Seymour Lipkin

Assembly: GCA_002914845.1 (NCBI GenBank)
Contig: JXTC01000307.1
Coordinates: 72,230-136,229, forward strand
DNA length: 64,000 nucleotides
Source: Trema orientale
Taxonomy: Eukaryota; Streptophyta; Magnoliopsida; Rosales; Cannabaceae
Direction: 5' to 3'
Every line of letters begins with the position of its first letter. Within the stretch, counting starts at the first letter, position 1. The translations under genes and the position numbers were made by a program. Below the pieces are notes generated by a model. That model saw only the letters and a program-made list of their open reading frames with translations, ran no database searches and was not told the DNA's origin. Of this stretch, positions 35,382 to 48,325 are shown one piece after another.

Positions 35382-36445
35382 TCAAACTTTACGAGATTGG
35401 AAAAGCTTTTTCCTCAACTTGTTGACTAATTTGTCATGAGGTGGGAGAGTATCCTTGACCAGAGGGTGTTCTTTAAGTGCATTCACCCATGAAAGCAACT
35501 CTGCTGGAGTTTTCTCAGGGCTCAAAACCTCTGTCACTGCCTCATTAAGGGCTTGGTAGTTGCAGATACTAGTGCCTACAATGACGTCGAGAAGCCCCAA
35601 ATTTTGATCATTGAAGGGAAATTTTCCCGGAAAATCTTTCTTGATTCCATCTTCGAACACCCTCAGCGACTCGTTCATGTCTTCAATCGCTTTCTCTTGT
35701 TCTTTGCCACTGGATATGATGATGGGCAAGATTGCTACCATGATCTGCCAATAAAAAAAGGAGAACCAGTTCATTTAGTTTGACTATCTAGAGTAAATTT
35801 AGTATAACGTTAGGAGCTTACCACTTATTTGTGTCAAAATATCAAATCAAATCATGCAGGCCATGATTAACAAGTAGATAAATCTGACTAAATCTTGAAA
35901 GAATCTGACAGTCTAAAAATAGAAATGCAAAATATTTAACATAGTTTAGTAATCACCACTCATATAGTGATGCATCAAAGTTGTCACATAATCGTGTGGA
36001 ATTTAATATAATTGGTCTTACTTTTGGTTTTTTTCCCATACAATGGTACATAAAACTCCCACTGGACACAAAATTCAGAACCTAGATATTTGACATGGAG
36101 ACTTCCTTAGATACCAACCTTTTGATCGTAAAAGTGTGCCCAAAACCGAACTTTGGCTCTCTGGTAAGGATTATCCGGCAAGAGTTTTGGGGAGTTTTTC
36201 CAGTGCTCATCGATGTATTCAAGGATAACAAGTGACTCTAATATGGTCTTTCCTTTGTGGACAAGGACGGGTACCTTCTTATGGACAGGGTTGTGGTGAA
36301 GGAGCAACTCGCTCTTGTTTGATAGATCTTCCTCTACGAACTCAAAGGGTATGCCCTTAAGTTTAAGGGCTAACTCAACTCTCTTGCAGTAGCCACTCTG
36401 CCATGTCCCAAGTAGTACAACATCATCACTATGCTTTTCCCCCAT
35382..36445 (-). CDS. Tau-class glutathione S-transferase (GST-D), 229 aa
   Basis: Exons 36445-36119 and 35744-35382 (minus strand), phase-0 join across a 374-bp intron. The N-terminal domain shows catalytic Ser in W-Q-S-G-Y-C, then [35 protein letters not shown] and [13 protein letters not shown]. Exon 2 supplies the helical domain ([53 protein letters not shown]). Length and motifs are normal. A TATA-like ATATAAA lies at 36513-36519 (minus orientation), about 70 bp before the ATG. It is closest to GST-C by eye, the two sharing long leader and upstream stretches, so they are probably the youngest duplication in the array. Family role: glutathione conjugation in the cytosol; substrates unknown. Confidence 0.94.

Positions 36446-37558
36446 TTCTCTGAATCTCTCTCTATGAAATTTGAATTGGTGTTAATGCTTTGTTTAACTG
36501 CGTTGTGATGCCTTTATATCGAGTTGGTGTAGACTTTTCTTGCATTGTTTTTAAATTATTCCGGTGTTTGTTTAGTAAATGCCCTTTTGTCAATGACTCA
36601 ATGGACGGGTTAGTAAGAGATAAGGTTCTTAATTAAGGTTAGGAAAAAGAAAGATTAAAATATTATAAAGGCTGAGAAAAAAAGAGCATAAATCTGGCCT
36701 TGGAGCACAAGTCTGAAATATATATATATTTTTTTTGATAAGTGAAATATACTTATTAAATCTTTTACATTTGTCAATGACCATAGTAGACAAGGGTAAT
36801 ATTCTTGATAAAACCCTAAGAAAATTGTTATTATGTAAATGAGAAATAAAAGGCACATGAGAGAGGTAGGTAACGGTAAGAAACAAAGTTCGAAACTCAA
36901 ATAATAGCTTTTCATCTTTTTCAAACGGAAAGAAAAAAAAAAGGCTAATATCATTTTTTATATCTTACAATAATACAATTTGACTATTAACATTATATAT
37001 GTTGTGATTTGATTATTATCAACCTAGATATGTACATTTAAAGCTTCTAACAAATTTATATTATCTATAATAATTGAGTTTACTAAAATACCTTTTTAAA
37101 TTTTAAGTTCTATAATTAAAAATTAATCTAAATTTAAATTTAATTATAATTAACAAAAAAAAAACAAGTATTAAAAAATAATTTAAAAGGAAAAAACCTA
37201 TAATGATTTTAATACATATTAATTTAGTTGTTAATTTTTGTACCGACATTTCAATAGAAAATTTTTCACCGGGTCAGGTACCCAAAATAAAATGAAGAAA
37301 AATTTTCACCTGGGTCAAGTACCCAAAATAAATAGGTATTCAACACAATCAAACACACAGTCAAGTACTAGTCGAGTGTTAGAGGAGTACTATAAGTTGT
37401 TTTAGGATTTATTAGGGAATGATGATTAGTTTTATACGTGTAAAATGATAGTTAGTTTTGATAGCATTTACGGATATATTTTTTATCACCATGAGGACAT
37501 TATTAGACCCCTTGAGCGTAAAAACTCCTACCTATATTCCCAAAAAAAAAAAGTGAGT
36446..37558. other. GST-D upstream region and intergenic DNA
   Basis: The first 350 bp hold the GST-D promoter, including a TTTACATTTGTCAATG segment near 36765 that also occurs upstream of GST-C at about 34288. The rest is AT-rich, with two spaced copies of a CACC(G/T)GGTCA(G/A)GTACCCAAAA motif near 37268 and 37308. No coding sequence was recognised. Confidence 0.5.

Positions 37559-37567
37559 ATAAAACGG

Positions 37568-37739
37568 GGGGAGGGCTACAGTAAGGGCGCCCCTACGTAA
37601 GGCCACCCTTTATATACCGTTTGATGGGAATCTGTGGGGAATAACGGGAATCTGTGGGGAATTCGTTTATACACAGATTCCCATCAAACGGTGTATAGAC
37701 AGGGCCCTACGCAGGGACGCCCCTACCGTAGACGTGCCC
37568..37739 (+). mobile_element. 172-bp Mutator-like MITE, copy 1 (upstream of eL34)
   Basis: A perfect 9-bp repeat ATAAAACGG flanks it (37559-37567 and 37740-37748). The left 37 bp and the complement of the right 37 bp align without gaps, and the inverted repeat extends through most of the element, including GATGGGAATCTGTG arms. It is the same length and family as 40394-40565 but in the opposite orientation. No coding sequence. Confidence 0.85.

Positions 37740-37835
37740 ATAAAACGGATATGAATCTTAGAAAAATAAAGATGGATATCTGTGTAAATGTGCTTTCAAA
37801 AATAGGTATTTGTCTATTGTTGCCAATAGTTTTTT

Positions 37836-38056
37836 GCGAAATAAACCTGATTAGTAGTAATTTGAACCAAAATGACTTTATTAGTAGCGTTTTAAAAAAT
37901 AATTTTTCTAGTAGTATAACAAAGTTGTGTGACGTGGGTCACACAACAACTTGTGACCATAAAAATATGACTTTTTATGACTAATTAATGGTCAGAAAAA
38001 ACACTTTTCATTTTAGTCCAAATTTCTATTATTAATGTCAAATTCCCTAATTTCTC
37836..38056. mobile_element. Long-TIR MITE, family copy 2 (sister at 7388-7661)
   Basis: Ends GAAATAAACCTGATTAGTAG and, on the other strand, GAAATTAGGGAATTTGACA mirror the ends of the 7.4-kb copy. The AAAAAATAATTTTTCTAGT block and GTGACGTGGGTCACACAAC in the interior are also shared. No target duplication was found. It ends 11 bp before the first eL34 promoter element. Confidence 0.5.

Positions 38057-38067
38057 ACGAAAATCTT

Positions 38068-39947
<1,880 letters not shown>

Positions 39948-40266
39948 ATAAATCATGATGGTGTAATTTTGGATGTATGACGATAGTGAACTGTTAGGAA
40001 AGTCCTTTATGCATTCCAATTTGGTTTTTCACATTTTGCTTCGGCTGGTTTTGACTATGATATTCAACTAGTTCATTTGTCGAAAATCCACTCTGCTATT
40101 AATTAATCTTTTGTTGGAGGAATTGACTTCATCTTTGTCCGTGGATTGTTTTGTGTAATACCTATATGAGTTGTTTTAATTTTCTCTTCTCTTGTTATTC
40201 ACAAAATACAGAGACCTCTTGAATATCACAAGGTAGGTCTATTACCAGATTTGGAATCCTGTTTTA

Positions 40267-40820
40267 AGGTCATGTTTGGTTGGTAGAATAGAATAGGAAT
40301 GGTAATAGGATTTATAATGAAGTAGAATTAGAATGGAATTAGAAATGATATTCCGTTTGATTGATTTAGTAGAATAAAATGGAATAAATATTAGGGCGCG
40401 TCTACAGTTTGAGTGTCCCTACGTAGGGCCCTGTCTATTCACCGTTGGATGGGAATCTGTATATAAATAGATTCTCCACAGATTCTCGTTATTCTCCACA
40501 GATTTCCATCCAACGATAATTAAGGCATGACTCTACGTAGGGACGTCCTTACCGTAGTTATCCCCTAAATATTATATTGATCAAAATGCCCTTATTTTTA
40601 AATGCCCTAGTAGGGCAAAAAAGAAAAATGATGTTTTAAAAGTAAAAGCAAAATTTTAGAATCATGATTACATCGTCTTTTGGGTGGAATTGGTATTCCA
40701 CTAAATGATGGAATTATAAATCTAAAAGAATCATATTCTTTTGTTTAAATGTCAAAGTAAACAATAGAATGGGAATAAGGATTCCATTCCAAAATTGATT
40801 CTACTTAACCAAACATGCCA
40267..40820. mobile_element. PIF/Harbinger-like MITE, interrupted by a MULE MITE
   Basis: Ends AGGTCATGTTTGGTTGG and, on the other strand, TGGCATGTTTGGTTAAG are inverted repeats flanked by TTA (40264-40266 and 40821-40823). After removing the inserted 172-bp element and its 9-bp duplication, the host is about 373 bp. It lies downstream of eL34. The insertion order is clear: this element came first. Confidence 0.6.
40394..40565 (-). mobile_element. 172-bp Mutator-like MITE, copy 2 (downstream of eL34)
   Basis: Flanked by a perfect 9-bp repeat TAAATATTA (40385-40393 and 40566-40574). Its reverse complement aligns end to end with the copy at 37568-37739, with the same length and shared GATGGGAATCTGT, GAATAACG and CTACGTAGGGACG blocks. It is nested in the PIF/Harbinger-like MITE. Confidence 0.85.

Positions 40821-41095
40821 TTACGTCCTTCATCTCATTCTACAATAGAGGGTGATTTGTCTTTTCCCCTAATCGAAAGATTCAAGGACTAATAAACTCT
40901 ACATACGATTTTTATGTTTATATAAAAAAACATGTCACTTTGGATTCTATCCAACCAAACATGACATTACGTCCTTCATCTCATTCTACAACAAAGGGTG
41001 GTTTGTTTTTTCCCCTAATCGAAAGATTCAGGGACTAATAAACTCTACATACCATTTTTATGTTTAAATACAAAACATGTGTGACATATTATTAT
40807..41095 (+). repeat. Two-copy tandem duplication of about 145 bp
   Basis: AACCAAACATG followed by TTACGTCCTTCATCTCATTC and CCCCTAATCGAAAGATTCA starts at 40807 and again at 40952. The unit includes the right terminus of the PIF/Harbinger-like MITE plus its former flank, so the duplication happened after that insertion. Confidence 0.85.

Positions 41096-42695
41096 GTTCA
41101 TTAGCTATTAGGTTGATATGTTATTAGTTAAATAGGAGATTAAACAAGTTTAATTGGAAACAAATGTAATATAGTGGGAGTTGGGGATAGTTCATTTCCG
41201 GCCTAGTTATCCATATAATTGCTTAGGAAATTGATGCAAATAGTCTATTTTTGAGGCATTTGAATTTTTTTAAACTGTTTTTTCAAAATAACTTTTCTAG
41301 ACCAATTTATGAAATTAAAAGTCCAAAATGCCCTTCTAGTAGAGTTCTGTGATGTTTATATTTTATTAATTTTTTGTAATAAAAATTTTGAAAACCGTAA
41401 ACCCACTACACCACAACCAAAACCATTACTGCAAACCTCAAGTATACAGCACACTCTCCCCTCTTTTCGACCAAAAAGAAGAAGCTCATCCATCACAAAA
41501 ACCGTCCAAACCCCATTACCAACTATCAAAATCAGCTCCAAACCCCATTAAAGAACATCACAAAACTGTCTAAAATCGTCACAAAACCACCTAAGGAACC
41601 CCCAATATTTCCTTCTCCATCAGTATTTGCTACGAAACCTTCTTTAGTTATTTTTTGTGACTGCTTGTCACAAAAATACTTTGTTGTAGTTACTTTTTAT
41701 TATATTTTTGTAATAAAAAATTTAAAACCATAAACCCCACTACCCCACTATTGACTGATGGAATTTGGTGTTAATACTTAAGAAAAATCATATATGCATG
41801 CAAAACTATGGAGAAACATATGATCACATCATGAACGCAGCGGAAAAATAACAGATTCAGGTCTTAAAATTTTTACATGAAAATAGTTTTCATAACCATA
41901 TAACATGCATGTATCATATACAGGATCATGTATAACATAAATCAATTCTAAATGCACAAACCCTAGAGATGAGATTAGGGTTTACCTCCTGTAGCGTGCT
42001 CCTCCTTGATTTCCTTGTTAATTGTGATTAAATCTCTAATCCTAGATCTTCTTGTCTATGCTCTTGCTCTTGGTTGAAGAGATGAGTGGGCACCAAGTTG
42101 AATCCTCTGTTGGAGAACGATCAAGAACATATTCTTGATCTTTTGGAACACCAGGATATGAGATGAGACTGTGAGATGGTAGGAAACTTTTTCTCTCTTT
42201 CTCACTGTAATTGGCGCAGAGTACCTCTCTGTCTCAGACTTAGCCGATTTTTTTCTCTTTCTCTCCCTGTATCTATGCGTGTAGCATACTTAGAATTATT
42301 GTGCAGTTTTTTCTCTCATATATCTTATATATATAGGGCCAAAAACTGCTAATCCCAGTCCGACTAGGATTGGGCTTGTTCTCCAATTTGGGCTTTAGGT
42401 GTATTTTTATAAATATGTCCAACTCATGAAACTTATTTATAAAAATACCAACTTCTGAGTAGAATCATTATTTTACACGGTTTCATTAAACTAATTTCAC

Seymour remembered that all of Tabuteau’s explanations were “very vivid. The great thing we learned was this intense concentration on the direction of the phrases, where they were going, and the meticulous molding of the phrases. He taught us how to concentrate, and that the music must be a living thing. The music must ‘dance.’ He would be so meticulous about the intensity of each little part of the phrase. ‘It is a finger—-it is a wrist, and then the whole thing make an arm.’ It was Very vital. Eventually after you pick it apart it has to coalesce into a totality. I learned that you had to concentrate on these things in great detail. I had no idea before. I thought you just played-you sort of emoted and it came out. I keep quoting him all the time. Just this week I was in Toronto with a conductor, a gifted fellow who seemed to sort of sit on the music, and I told him that Mr. Tabuteau used to say, ‘you know, you have to let the music take you. Do not impose your mediocrity on the music!’ I find myself being extremely detailed now in talking to my own students. Sometimes I think I am really inhibiting them but then I remember how it was with Tabuteau; at first, terribly inhibiting, but in the long run it is liberating. It allows you to really make these things dance and do what you want them to! He was an incredible influence.

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